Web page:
Dilip Kumar gets standing ovation at National Awards
Bollywood thespian Dilip Kumar received a standing ovation at the 54th National Film Awards ceremony when he was conferred with the Lifetime Achievement Award.india Updated: Sep 03, 2008 16:39 IST
Bollywood thespian Dilip Kumar received a standing ovation at the 54th National Film Awards ceremony when he was conferred with the lifetime achievement award on Tuesday by President Pratibha Patil.
Patil gave the award to Dilip Kumar, who came on stage accompanied by wife Saira Bano, who is also an actress.
The 85-year-old actor, who has delivered landmark performances in films like Devdas (1955), Mughal-E-Azam (1960), Ganga Jamuna (1961), Karma (1986) and others, graced the occasion despite his ailing condition. He could even barely walk to the stage.
Apart from Dilip Kumar, the lifetime achievement award was also conferred on melody queen Lata Mangeshkar and southern actress B. Saroja Devi to commemorate the 60th anniversary of India's Independence in 2006.
Though B. Saroja Devi and Dilip Kumar were present at the event to collect their awards, Lata's nephew, Adinath Mangeshkar, received the honour on her behalf.
It was Bollywood's day at the National Awards with the heart-warming Lage Raho Munna Bhai bagging four awards for best popular film providing wholesome entertainment, best screenplay, best lyrics and best supporting actor.
"It's an honour to receive the National Award. It comes at a time when you have forgotten about it. I'm really happy to get the recognition," Raj Kumar Hirani, the director of the film who brought Mahatma Gandhi back into the popular reckoning, told IANS.
Vidhu Vinod Chopra, the producer of Lage Raho Munna Bhai, was present with his entire Munnabhai team at the award ceremony but when his name was announced, he was nowhere to be seen. He made a hasty appearance a few minutes later to collect his award.
Konkona Sen Sharma, who got her second award, was equally excited and said: "You feel great when your hard work is recognised. I'm really happy and elated.”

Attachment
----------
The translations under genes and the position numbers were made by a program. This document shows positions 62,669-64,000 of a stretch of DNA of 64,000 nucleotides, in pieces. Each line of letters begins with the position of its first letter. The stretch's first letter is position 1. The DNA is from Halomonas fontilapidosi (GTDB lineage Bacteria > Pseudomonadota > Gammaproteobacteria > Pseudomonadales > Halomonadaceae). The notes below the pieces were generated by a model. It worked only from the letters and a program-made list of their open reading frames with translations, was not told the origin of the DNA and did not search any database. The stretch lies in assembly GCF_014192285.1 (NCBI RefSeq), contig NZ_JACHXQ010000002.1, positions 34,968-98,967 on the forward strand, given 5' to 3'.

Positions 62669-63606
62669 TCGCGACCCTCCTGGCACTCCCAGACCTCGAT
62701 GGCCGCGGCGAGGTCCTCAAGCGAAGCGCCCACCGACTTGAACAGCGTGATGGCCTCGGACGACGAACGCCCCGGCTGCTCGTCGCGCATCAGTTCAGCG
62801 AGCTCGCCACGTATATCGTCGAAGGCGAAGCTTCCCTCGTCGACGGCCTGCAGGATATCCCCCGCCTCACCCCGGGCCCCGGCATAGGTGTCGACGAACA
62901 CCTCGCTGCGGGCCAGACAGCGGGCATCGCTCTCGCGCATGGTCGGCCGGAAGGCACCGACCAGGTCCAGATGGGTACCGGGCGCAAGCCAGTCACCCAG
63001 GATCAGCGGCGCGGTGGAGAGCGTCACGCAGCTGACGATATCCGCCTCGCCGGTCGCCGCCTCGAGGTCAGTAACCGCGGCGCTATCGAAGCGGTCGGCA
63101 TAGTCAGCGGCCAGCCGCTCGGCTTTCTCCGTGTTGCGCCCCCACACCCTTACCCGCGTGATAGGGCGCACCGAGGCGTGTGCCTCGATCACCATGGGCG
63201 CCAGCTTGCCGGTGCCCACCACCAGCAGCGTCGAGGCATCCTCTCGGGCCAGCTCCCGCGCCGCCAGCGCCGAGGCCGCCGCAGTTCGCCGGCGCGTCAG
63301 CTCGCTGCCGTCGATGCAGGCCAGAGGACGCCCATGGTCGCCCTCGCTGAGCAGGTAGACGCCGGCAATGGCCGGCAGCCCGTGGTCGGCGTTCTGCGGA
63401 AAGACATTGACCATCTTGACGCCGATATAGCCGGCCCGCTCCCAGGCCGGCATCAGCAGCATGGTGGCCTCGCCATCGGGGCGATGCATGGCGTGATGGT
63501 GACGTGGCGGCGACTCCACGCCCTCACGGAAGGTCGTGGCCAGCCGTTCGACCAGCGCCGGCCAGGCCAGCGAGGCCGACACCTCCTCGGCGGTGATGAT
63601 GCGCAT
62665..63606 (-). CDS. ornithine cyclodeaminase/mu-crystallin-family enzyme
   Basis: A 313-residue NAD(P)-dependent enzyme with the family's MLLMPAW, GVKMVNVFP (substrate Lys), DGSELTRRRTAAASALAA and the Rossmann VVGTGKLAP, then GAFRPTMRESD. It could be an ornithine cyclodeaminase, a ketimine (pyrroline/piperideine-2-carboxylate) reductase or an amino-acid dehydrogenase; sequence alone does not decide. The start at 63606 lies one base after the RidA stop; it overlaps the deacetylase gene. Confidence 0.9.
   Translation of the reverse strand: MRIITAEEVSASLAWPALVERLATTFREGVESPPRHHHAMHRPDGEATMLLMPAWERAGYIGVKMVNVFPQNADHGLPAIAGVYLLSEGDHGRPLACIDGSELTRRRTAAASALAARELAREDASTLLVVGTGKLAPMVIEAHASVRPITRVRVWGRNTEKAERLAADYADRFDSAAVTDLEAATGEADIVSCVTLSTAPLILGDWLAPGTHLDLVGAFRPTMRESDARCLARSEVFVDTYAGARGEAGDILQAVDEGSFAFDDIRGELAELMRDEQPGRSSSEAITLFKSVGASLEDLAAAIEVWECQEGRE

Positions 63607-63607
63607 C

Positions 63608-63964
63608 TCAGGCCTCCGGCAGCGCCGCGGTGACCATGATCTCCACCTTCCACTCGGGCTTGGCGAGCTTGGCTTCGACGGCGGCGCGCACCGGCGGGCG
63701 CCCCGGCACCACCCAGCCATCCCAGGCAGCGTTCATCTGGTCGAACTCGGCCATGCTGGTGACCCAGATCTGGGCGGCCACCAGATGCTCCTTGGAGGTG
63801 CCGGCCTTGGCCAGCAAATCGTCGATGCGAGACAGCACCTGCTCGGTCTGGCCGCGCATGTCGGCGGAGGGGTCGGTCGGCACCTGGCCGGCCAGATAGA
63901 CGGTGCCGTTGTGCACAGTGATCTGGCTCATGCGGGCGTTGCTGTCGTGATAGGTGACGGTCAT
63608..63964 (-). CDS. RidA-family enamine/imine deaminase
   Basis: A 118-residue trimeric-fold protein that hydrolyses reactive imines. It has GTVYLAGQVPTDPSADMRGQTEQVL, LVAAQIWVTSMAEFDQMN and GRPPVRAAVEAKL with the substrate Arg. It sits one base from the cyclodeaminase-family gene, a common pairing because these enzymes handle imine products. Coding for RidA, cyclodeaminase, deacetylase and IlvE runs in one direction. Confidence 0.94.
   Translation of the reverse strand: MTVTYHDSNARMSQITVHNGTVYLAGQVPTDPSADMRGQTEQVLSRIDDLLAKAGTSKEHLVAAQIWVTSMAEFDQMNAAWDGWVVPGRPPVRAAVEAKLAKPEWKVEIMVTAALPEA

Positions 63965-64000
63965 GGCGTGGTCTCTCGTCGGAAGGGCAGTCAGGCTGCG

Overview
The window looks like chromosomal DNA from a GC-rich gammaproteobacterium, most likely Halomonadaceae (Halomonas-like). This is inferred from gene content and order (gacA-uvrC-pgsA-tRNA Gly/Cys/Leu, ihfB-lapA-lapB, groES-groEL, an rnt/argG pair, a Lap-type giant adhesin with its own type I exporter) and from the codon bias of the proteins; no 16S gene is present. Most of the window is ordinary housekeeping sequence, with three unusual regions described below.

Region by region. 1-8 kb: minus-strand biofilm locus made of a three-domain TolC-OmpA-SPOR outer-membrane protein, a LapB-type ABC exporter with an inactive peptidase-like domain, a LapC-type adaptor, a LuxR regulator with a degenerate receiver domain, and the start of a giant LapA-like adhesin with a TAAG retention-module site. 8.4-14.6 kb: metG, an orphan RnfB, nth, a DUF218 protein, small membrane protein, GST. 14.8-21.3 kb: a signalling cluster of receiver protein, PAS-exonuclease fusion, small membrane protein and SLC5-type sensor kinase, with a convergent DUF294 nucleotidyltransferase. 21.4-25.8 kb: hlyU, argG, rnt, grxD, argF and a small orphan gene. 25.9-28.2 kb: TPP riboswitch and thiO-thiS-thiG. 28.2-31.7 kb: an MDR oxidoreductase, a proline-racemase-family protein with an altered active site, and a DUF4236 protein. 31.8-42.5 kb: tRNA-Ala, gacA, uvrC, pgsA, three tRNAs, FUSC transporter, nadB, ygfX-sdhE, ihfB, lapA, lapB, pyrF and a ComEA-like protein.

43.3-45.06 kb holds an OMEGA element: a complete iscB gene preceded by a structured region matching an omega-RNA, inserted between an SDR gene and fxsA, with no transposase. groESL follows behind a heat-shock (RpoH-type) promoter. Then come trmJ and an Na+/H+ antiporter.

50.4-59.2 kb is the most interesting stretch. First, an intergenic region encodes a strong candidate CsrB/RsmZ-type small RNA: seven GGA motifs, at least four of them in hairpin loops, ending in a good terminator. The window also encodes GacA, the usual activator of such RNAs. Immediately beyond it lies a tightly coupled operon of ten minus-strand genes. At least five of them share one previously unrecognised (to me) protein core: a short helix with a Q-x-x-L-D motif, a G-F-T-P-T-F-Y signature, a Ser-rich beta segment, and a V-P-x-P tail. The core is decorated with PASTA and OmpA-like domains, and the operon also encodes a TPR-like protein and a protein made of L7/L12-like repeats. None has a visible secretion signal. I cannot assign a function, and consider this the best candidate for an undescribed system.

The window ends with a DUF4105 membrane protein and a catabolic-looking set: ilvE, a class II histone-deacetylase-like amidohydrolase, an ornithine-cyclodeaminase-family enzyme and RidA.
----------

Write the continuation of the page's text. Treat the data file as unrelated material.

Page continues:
Another Bollywood filmmaker, Vishal Bharadwaj was honoured here. He received best jury award for his critically acclaimed Omkara, based on William Shakespeare's play Othello.
Madhur Bhandarkar was honoured with the best director award for Traffic Signal, a film that probes the underbelly of Mumbai. This was his third National Award after Chandni Bar and Page 3.
Bhandarkar said he will give the prize money to Vidarbha farmers.
The Indira Gandhi Award for the best first film of a director went to Aditya Chopra and Anthony Joseph for Kabul Express and Ekantham respectively.
Khosla Ka Ghosla won the award for the best feature film in the Hindi language category.
Writer-columnist Jerry Pinto, bagged the award for the best book on Indian cinema, Helen: The life and times of an H-Bomb.
The unsung Bengali film industry got a shot in the arm with acclaimed director Tapan Sinha receiving the highest celluloid honour Dadasaheb Phalke Award.
The veteran director, who has won 19 National Awards for his work like Kabuliwala, Ankur and Jhinder Bandi (Prisoners of Zenda), couldn't attend the ceremony because of ill health. His son Anindya Sinha, a science professor, received the award on behalf of his father.
Bengali film star Prosenjeet Chatterjee bagged the prestigious award for Dosar and said it is an encouragement to the film fraternity.
"The award should be taken in the right spirit. India is a huge country and is full of talent. It's not possible to honour everybody. This year, two new Bengali directors have received the award for their first films and it encourages them to do better work," said Prosenjeet, who doesn't feel that controversies have any bearing on the reputation of the award.
Kolkata-based veteran actor Soumitra Chatterjee, who was awarded for his performance in Podokkhep, was resplendent in a traditional Bengali dhoti-kurta.
Directed by Priyanandan, Malayalam film Pulijanmam won the best feature film award. It is a layered film that uses metaphors to address global and local issues of contemporary society. The best feature film award carries a cash prize of Rs.250,000.
This year the prize money has been hiked by five fold.
"We made a request last year to increase the amount and this year the promise has been fulfilled. The motive behind it was to encourage the film fraternity," said Union Minister for Information and Broadcasting Priya Ranjan Dasmunsi.
Tamil movie Kittu bagged the award in the best animation category.
While well-known Punjabi singer Gurdas Maan bagged the best male playback singer trophy for the Punjabi film Warisshah - Ishq Da Waris, Manjeet Maan to the best costume designer award for the same movie.
She came on stage sprinting attired in trouser, white shirt and sneakers.